What Habits are Holding You Back from Your Weight Loss Goals?

Why does it feel so hard to make necessary changes in our lives to meet our goals? Change is uncomfortable and can feel overwhelming and sometimes impossible. No wonder people get stuck in the cycle of start, then stop, then think about stopping next week when working toward their health and fitness goals.  We all have habits that have become so perfunctory in our everyday life that our subconscious mind will fight tooth and nail against all logic and desire to change in order to keep things exactly the way they are. Despite our health goals, if we don’t devote serious energy into changing the long-standing habits that are responsible for where we are, then we will always have the potential to “fall off the wellness wagon” and regress.

What are habits?

Quite simply, habits are a cycle made up of a cue, a routine, and a reward that our subconscious minds have learned to expect over time. The longer out habit cycle has been in existence, the deeper the grooves are rooted in our brains. Despite a common misconception, habits can never be completely erased from our minds if a familiar cue is presented. Once the habit is formed, the only way to “break” it is to either eliminate the cue or change how we respond to the stimulus. Sounds easy enough, right?

Changing a habit is no walk in the park. as I’m sure you have witnessed.  Nut, if you have a goal of becoming a healthier version of yourself, the willingness to change, the willpower to see that change through, and the ability to give yourself grace throughout your imperfect journey, you can and WILL make it happen!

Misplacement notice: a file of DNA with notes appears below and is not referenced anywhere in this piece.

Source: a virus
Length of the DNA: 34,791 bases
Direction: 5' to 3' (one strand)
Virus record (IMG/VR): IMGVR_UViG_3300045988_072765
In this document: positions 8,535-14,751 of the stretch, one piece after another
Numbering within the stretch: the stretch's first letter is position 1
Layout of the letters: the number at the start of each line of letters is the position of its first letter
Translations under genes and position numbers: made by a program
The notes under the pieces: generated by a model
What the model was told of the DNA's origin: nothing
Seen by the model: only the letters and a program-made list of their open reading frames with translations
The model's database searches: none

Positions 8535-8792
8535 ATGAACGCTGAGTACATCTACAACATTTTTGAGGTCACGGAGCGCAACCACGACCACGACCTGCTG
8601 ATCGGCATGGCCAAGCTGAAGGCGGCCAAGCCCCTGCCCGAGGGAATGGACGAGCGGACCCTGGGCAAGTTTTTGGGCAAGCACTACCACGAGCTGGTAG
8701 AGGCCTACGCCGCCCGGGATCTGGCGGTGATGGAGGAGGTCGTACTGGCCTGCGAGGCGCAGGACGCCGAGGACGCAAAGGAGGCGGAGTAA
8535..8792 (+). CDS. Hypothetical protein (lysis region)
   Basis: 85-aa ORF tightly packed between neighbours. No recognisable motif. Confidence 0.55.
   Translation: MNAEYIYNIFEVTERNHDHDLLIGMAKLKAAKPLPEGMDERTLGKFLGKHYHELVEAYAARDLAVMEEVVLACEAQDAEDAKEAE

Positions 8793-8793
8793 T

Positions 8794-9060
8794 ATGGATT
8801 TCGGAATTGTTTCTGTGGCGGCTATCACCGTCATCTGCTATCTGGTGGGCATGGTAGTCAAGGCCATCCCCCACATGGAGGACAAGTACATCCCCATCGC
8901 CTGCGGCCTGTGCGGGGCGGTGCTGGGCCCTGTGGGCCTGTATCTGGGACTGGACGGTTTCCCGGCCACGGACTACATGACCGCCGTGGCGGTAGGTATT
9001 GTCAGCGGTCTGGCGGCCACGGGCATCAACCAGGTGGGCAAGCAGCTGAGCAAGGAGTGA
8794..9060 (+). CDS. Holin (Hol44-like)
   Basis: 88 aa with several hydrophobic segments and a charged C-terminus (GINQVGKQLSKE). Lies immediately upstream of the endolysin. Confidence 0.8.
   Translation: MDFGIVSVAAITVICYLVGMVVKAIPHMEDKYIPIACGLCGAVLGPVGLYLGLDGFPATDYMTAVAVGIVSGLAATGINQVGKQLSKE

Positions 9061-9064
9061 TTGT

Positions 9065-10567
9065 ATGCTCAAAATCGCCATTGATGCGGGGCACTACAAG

For me, not snacking in the evenings was a habit that was derailing my health goals.  Typically, I would go all day being what I felt was “perfect” with my nutrition.  Then, 4pm would hit and I wanted to eat everything around me that did not align with my goals.  I would start grazing on foods I was making my three sons for dinner, which did not always fit my vision of nutrition for myself.  As I started to unpack the reasons for my snacking habit, I realized that a big cue for me was hunger due to not eating enough calories or frequently enough during the day. The routine was then unhealthy snacking in the evenings, and the reward was feeling satiated and content.

How to break the habit cycle

When I became aware of the cue that were causing me to snack, I felt absolutely determined that I could change. The obvious change was to remove the cue by consuming more healthy, protein rich foods during the day, but that was not always possible. So, I developed new routines for this habit loop, which which included making a hot cup of bone broth at 4pm to sip on while I prepared meals, or I started the dinner making process with chopping fresh veggies, such as cucumbers and celery to munch on while I worked.  If the “cue” stayed the same, so did the “reward,” but my new “routine” took my weight loss to a whole new level.

Through identification of the negative habit loops in my journey, elimination of the cues whenever possible, and the development of several healthy replacement routines, I began being pushed closer to my goals rather than stalling out or being pushed farther away. Once I learned how to break my habits down that were no longer serving me into the habit loop, I was able to initiate lasting change.


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